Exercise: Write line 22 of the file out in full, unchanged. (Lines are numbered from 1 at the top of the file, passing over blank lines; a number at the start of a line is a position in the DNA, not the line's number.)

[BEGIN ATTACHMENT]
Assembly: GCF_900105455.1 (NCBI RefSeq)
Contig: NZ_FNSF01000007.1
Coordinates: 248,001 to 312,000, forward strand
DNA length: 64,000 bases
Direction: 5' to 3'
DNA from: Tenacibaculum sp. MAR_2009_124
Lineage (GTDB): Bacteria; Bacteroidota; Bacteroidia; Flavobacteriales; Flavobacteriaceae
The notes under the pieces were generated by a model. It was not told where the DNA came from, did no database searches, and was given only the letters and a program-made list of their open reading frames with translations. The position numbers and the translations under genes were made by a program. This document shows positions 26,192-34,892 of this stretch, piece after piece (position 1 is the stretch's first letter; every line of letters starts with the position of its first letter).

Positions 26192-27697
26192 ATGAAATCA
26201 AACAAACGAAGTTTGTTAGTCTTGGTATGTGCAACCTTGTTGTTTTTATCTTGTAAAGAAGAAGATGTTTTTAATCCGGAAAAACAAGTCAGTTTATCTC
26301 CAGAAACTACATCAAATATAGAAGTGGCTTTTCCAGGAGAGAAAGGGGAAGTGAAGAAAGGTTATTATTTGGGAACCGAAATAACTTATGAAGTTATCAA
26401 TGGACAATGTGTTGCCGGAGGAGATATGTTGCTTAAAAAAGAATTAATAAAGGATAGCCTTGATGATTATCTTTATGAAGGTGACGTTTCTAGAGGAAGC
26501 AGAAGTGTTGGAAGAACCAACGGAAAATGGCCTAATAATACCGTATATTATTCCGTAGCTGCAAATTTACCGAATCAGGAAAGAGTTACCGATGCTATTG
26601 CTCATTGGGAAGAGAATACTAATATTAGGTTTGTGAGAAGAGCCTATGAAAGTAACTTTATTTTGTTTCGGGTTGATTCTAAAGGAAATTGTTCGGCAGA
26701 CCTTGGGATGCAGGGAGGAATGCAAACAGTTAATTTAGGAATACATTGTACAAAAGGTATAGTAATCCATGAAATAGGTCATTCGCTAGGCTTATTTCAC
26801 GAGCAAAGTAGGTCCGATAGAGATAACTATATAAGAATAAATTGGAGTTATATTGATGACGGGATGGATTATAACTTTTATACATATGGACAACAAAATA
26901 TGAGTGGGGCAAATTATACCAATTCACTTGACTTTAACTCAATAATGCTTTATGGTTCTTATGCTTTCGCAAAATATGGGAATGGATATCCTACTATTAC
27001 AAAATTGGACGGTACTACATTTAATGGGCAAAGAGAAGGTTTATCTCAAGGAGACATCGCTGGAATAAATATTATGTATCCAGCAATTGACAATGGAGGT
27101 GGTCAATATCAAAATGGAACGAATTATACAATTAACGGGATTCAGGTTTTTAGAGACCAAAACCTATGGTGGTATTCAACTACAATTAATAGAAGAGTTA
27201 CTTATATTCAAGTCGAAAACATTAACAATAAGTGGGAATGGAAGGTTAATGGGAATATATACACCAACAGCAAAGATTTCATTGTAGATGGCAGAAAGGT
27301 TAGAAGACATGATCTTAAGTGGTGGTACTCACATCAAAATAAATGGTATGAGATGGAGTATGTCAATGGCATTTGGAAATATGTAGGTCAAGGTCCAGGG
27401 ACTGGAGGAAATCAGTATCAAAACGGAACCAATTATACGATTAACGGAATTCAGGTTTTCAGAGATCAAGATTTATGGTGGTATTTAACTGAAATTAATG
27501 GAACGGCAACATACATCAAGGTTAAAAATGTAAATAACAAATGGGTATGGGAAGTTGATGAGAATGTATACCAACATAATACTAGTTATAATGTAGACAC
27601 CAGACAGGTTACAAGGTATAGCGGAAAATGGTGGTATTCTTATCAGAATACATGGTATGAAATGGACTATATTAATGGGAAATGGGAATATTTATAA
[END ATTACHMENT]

27301 TAGAAGACATGATCTTAAGTGGTGGTACTCACATCAAAATAAATGGTATGAGATGGAGTATGTCAATGGCATTTGGAAATATGTAGGTCAAGGTCCAGGG